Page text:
Monday, February 26, 2007

TXU-saved from itself

In an earlier post, I likened TXU, the giant Texas electric utility, to the Enron of yore. Now the Barbarian at the Gate*, Henry Kravis and is buyout firm, KKR, might be better labeled the angel at the pearly gate.

Late last week, it was widely reported that KKR had made a buyout proposal to TXU, the largest U.S. private equity deal ever. When I first read it, I thought, are they nuts? Why would KKR want the one utility vilified for wanting to build new coal plants the old-fashioned way? I couldn't find anyone in the industry who thought what they were doing was smart. Even those who champion coal didn't believe the cost numbers they were putting out there. While everyone else's costs for power plants (of lal types) were going up, TXU's were going down. I make an example out of TXU in my forthcoming book (available in May), "Lights Out! The Electricity Crisis, The Global Economy, And What It Means To You," stating that it represents everything that most everyone wants to change about the electricity industry.

Surprise! Literally the next day, I read that the first thing the buyers plan to do is scrap TXU's ambitious but fatally flawed plan to build coal plants. Instead, one element of the new go-forward plan would be to spend $400-million on energy conservation. That's peanuts compared to the $10-billion TXU would have to spend to build the 10,000 megawatts of generating capacity the utility was planning. But at least the strategy had changed. Of course, I also read that the money could be used to finance the buyout so let's not pretend that the cold warrior from the leveraged buyout days of the 1980s all of a sudden got a streak of altruism.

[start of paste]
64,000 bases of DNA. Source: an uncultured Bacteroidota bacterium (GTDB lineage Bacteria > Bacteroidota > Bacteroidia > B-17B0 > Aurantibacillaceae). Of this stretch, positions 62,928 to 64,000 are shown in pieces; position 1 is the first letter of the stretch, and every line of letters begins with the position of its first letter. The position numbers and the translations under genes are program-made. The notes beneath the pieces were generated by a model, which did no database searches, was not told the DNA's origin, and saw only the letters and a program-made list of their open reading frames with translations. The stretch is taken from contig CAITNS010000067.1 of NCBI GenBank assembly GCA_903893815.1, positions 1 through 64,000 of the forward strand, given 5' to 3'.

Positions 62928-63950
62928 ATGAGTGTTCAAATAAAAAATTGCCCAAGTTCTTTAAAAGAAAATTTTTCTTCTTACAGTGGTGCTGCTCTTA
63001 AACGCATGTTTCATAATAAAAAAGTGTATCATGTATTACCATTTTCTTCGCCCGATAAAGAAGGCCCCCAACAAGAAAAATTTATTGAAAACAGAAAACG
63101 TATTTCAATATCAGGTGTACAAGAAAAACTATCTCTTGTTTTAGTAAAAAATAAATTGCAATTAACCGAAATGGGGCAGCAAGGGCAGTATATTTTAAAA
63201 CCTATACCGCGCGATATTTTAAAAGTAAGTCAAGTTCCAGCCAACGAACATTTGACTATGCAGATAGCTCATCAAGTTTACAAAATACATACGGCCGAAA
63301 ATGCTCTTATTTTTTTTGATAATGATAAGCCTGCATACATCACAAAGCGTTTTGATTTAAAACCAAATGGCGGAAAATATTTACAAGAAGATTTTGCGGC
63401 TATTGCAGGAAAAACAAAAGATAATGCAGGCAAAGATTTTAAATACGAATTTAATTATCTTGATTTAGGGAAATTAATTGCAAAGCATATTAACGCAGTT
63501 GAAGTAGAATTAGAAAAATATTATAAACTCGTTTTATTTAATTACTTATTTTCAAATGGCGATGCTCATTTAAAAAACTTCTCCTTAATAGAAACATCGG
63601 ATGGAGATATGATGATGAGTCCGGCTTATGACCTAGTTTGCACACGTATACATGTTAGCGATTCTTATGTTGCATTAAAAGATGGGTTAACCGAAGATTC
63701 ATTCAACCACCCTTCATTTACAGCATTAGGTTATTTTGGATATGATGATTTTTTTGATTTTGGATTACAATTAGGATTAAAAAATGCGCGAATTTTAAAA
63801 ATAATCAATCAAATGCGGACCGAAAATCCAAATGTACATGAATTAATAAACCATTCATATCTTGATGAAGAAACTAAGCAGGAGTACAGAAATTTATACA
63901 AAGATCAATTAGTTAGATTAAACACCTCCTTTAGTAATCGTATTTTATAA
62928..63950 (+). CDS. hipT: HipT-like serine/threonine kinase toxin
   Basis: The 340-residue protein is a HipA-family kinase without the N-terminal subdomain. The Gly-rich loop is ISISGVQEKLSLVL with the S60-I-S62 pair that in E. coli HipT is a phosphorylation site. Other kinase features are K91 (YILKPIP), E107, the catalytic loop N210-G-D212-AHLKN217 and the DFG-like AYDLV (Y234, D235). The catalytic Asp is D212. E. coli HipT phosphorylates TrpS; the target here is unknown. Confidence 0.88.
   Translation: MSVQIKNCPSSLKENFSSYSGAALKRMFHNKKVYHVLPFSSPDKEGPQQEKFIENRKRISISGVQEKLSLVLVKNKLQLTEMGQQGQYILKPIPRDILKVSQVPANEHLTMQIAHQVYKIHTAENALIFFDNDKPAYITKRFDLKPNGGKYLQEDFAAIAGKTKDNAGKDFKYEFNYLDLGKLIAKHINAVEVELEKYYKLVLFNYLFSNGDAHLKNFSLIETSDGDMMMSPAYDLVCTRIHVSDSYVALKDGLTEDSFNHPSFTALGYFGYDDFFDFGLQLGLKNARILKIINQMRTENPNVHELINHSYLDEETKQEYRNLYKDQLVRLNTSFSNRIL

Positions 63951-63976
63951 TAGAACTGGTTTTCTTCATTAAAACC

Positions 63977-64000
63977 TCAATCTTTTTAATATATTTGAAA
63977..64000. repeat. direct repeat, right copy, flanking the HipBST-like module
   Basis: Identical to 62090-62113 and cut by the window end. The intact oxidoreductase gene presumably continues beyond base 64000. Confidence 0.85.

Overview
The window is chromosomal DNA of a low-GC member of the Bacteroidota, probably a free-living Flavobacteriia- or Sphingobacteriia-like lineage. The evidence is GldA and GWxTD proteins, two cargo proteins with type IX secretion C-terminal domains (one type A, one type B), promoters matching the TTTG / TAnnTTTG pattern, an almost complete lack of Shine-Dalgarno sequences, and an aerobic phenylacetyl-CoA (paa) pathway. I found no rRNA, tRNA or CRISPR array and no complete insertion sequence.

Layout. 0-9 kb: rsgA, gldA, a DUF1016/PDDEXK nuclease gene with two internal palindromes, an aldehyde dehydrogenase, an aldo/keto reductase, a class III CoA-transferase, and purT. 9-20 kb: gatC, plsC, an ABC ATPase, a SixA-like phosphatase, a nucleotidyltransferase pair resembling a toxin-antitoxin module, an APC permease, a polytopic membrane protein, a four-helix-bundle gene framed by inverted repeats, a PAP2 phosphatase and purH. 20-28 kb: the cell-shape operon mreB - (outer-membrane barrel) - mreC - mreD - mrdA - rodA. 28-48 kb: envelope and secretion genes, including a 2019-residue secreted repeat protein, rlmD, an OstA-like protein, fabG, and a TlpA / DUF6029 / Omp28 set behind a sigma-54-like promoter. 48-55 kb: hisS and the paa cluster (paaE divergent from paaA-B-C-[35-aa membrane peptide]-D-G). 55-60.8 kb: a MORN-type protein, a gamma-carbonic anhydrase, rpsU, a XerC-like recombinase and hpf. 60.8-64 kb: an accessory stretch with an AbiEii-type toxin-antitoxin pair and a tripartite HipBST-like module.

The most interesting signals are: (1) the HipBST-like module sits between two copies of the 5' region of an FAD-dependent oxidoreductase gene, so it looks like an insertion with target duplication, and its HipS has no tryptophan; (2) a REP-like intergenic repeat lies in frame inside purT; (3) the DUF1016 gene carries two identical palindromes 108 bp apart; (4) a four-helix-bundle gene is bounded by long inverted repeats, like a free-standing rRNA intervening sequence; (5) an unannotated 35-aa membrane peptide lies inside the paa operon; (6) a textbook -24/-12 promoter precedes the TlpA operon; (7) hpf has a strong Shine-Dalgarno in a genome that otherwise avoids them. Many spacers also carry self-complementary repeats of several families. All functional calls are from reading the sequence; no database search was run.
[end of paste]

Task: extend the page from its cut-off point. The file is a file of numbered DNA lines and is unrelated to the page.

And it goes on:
Still, the news is a breath of fresh air strategically for the electricity industry. I'm not a basher of coal by any means-plenty of better ways to use the stuff are available than the option TXU had selected. Mostly, I interpret this move, supported by the back story of KKR and its financiers seeking the advice and counsel of environmental groups, as a sign that the investment community is also aligned with public opinion behind the idea that global warming must be addressed. I also think this is a healthier and more practical sign than Al Gore winning an Oscar for his docu-drama on global warming, "An Inconvenient Truth."

The air over Texas may be cleaner but KKR's bank account will be fatter, too. An angel with less soot on the white robe, perhaps?

*A book called "Barbarians at the Gate" was written about KKR and the hostile takeover of RJR-Nabisco in the 1980s.